In an October 24 interview on Lebanese television, Hamas spokesman Ghazi Hamad said, "Israel is a country that has no place on our land. We must remove that country because it constitutes a security, military, and political catastrophe to the Arab and Islamic nation, and must be finished. We are not ashamed to say this, with full force...We must teach Israel a lesson, and we will do this again and again. The Al-Aqsa Flood is just the first time, and there will be a second, a third, a fourth because we have the determination, the resolve, and the capabilities to fight. Will we have to pay a price? Yes, and we are ready to pay it. We are called a nation of martyrs, and we are proud to sacrifice martyrs...We did not want to harm civilians, but there were complications on the ground, and there was a party in the area, with (civilian) population... It was a large area, across 40 kilometres..."
When the female television interlocutor asked if the "occupation" will end in the Gaza Strip, he answered, "No. I am talking about all the Palestinian lands." The female presenter asked: "Does that mean the annihilation of Israel?" He answered, "Yes, of course." He continued in the interview, "The existence of Israel is illogical. The existence of Israel is what causes all that pain, blood, and tears. It is Israel, not us. We are the victims of the occupation. Period. Therefore, nobody should blame us for the things we do. On Oct 7, October 10, October 1,000,000 - everything we do is justified."
The interview was recorded and translated by MEMRI.org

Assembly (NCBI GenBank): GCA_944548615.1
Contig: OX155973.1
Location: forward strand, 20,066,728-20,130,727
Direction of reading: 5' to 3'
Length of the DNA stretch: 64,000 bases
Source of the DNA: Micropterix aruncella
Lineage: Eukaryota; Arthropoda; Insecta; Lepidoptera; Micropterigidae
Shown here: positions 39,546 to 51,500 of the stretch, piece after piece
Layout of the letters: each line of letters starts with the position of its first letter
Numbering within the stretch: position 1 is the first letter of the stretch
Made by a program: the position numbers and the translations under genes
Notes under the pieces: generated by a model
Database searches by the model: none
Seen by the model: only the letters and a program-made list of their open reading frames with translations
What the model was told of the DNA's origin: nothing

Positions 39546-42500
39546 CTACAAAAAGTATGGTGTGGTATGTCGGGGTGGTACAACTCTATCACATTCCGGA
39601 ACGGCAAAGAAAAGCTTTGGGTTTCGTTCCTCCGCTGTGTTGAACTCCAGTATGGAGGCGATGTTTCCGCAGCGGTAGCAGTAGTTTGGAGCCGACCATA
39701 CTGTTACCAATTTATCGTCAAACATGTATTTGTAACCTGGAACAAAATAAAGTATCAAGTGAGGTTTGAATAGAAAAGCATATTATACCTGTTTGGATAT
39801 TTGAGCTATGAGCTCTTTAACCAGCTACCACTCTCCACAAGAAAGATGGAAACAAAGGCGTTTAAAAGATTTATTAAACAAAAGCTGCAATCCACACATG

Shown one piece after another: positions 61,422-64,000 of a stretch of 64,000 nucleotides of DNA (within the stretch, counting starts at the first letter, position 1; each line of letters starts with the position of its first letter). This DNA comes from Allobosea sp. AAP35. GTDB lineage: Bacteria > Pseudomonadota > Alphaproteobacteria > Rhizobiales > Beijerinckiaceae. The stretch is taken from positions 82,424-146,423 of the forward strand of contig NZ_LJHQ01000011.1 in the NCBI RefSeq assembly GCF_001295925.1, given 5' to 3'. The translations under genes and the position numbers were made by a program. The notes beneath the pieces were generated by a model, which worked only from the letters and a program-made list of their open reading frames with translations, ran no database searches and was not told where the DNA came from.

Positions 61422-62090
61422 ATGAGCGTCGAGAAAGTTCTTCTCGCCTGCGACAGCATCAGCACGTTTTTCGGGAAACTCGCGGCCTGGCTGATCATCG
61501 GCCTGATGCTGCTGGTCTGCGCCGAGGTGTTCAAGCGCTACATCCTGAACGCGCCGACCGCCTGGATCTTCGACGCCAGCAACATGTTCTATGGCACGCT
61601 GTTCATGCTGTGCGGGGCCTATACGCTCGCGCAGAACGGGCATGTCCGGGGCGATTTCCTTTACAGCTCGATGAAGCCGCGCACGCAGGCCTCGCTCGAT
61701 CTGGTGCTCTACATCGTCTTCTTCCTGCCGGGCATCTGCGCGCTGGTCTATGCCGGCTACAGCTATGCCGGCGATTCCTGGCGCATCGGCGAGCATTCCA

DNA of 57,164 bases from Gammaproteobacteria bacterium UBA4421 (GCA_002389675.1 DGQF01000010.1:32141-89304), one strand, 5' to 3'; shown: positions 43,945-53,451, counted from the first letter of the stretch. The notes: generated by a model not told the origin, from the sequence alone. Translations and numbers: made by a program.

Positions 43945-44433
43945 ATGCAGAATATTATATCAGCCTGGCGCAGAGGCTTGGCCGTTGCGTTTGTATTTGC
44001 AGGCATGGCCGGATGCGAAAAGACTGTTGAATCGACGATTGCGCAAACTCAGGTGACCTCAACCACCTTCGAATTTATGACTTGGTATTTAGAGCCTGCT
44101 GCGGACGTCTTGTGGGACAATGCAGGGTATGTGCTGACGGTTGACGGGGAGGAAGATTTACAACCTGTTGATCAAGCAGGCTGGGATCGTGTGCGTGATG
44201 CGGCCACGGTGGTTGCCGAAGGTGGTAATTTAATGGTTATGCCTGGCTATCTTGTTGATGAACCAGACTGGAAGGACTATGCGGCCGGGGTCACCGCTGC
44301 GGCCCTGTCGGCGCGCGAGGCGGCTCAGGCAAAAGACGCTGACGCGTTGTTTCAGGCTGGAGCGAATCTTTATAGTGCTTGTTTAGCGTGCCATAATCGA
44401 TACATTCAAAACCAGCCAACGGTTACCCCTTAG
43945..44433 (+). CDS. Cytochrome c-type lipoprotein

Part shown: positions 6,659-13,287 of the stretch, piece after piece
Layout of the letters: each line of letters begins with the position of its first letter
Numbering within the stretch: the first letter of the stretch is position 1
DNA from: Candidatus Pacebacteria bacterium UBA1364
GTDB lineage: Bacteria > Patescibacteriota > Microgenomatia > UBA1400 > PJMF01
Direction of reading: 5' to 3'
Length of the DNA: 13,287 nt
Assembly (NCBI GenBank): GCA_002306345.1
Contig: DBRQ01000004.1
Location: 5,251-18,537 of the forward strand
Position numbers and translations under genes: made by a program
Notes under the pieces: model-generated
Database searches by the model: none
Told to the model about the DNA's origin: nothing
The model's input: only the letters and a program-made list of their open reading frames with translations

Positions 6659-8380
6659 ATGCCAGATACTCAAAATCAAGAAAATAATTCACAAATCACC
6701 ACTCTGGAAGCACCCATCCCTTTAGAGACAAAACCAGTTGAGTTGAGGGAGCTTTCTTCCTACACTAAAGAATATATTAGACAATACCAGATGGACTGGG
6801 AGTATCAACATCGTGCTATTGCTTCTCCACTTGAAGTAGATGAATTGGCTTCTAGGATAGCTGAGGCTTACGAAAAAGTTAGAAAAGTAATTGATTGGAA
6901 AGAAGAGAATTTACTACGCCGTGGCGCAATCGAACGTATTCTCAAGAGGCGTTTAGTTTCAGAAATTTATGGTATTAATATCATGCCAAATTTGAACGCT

In a November 3, 2023 article on the news site Elaph, Saudi writer and journalist Dr. Muhammad Nahed Al-Quaiz stated that all evidence indicates that the entire resistance axis, headed by Iran, was involved in planning the October 7 attack, with the aim of torpedoing the peace efforts, but later left Hamas alone in the fray. He wrote: "Hamas and its followers chose to join the camp that has destroyed four Arab countries in the name of liberating Jerusalem, namely the axis of Iran, Hizbullah, Syria and Al-Hashd [Al-Sha'bi, i.e., the Popular Mobilization Units in Iraq].
"…This resistance axis and its mercenaries in the media started hurling accusations at Saudi Arabia and maligning it for pursuing the just path of peace, calling the peace talks 'normalization.' [Then] the so-called resistance axis – [the axis of] false resistance – agreed to arm and support Hamas in order to destroy this peace track. All evidence indicates that [figures] at the highest level [of the resistance axis] coordinated the launch of Operation Al-Aqsa Flood [Hamas' name for the October 7 attack], whose goal was one: to torpedo the peace process without offering any alternative or considering the consequences, namely the death and devastation brought upon the people of Gaza…
"Upon the outbreak of Operation Al-Aqsa Flood, Iranian President Ebrahim Raisi issued a statement that exposed the [hidden] truth, saying: 'The entire normalization policy has suffered an enormous defeat, and in practice no longer exists.' But then something happened that Hamas did not plan for: Iran, Hizbullah and Al-Hashd Al-Sha'bi left it [alone in the fray]…
"Gaza wrote the most powerful message in the blood of its children, women and unarmed [civilians], namely that there can be no sympathy for those who falsely purport to wage resistance, those who traded in the cause of [liberating] Jerusalem, or the media mercenaries who attacked Saudi Arabia."
French President Emmanuel Macron said today that Europe is divided over the war between Israel and Hamas. Despite the EU's “position of unity,” he said, “there are many differences on this subject between the countries.” Varying positions about the war were both diplomatic and based on domestic politics. He added: “Israel’s right to defend itself does not justify bombing civilians or to have children, families killed in these bombardments. It cannot be total war, without rules.” He called for an “immediate truce leading to a humanitarian ceasefire,” adding that “there is not a united position, to be honest, at the European level”.